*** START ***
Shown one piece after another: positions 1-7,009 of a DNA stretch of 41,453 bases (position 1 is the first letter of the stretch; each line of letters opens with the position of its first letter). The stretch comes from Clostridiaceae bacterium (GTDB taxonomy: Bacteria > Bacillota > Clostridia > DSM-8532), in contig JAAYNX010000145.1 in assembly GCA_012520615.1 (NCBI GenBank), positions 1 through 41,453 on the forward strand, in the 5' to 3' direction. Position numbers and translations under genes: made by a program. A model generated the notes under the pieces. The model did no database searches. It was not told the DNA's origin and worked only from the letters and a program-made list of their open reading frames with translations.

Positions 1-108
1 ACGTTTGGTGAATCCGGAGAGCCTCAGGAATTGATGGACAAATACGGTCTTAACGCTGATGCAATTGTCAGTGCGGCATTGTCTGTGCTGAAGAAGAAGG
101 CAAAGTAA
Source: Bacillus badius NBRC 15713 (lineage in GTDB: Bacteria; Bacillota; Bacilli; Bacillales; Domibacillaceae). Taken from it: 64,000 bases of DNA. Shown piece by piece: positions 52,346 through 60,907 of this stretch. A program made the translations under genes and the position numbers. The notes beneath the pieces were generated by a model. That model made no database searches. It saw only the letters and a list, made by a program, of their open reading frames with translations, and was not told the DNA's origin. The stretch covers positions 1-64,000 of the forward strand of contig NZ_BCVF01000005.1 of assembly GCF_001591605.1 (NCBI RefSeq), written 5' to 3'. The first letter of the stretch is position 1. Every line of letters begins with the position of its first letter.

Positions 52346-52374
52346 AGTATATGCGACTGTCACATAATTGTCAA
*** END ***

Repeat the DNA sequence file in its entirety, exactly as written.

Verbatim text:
Shown one piece after another: positions 1-7,009 of a DNA stretch of 41,453 bases (position 1 is the first letter of the stretch; each line of letters opens with the position of its first letter). The stretch comes from Clostridiaceae bacterium (GTDB taxonomy: Bacteria > Bacillota > Clostridia > DSM-8532), in contig JAAYNX010000145.1 in assembly GCA_012520615.1 (NCBI GenBank), positions 1 through 41,453 on the forward strand, in the 5' to 3' direction. Position numbers and translations under genes: made by a program. A model generated the notes under the pieces. The model did no database searches. It was not told the DNA's origin and worked only from the letters and a program-made list of their open reading frames with translations.

Positions 1-108
1 ACGTTTGGTGAATCCGGAGAGCCTCAGGAATTGATGGACAAATACGGTCTTAACGCTGATGCAATTGTCAGTGCGGCATTGTCTGTGCTGAAGAAGAAGG
101 CAAAGTAA
Source: Bacillus badius NBRC 15713 (lineage in GTDB: Bacteria; Bacillota; Bacilli; Bacillales; Domibacillaceae). Taken from it: 64,000 bases of DNA. Shown piece by piece: positions 52,346 through 60,907 of this stretch. A program made the translations under genes and the position numbers. The notes beneath the pieces were generated by a model. That model made no database searches. It saw only the letters and a list, made by a program, of their open reading frames with translations, and was not told the DNA's origin. The stretch covers positions 1-64,000 of the forward strand of contig NZ_BCVF01000005.1 of assembly GCF_001591605.1 (NCBI RefSeq), written 5' to 3'. The first letter of the stretch is position 1. Every line of letters begins with the position of its first letter.

Positions 52346-52374
52346 AGTATATGCGACTGTCACATAATTGTCAA